Correlates of Durable Viral Suppression (DVS) Among Criminal Justice-involved (CJI) Black Men Living with HIV in Louisiana

AIDS Behav. 2019 Nov;23(11):2980-2991. doi: 10.1007/s10461-019-02578-6.


Durable viral suppression (DVS) is needed to reduce HIV transmission risk and prevent new HIV infections. We examined changes in viral suppression and correlates of DVS among 97 criminal justice-involved (CJI) Black men living with HIV in Louisiana enrolled in a linkage, re-engagement, and retention in care intervention. Most participants (75%) were Black men who have sex with men. Forty-four percent (44%) were virally suppressed at baseline and only 20% had achieved DVS over a 12-month period. Multinomial logistic regression analyses showed that compared with DVS participants, those with no viral suppression (NVS) and some viral suppression (SVS) were more likely to have lived with HIV for a longer period of time and were less likely to be adherent at baseline. Medication adherence was critical for DVS among this sample of CJI Black men living with HIV who represent a high priority population for HIV care and treatment interventions.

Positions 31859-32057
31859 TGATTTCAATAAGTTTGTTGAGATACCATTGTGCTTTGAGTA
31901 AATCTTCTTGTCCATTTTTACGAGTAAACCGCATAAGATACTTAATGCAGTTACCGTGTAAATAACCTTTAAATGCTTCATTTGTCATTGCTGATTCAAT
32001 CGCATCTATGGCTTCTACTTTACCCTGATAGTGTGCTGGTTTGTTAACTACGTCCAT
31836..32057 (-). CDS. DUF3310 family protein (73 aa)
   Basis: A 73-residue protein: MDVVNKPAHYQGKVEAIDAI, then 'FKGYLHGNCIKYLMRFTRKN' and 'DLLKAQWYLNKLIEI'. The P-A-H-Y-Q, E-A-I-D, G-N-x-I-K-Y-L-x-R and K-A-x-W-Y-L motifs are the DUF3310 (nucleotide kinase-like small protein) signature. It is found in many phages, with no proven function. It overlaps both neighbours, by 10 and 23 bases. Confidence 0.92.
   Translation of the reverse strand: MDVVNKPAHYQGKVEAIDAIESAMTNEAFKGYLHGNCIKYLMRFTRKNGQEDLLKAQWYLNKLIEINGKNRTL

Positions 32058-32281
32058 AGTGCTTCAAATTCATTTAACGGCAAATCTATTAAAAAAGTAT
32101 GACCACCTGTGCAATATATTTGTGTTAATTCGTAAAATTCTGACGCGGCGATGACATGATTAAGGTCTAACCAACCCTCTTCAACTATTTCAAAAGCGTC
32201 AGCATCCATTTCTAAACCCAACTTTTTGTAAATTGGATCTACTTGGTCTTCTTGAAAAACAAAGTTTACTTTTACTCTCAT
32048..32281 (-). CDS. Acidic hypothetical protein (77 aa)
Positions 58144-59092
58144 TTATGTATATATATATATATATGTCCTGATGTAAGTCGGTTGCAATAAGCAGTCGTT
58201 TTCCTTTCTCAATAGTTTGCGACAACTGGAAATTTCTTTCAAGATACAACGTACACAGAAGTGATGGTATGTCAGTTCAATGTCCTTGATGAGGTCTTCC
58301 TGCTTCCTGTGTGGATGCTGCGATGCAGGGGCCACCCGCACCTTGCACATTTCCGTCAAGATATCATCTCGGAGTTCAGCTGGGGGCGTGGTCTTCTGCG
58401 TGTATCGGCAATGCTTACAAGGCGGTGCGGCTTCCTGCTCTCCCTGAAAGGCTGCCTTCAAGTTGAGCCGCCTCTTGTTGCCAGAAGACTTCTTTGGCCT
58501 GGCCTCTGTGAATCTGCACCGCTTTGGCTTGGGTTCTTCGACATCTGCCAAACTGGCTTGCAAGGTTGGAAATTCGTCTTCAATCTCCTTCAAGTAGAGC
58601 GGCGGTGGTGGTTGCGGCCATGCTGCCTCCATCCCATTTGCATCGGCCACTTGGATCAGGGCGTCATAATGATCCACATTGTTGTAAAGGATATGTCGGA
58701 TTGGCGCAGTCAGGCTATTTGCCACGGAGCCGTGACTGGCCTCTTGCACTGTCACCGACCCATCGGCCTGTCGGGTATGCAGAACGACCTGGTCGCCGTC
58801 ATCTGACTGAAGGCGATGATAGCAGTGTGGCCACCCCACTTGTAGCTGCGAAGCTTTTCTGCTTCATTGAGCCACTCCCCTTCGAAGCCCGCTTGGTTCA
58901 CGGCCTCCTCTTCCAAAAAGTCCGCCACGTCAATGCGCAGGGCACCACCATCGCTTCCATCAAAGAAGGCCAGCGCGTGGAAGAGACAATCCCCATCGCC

Keywords: Black men who have sex with men (BMSM); Criminal justice-involved; Durable viral suppression; HIV; South.

MeSH terms

  • Adult
  • Black or African American / statistics & numerical data*
  • Continuity of Patient Care / statistics & numerical data*
  • Criminal Law*
  • Criminals / statistics & numerical data*
  • HIV Infections / drug therapy*
  • HIV Infections / ethnology
  • HIV Infections / psychology*
  • Homosexuality, Male / statistics & numerical data*
  • Humans
  • Louisiana / epidemiology
  • Male
  • Medication Adherence / ethnology
  • Medication Adherence / psychology*
  • Middle Aged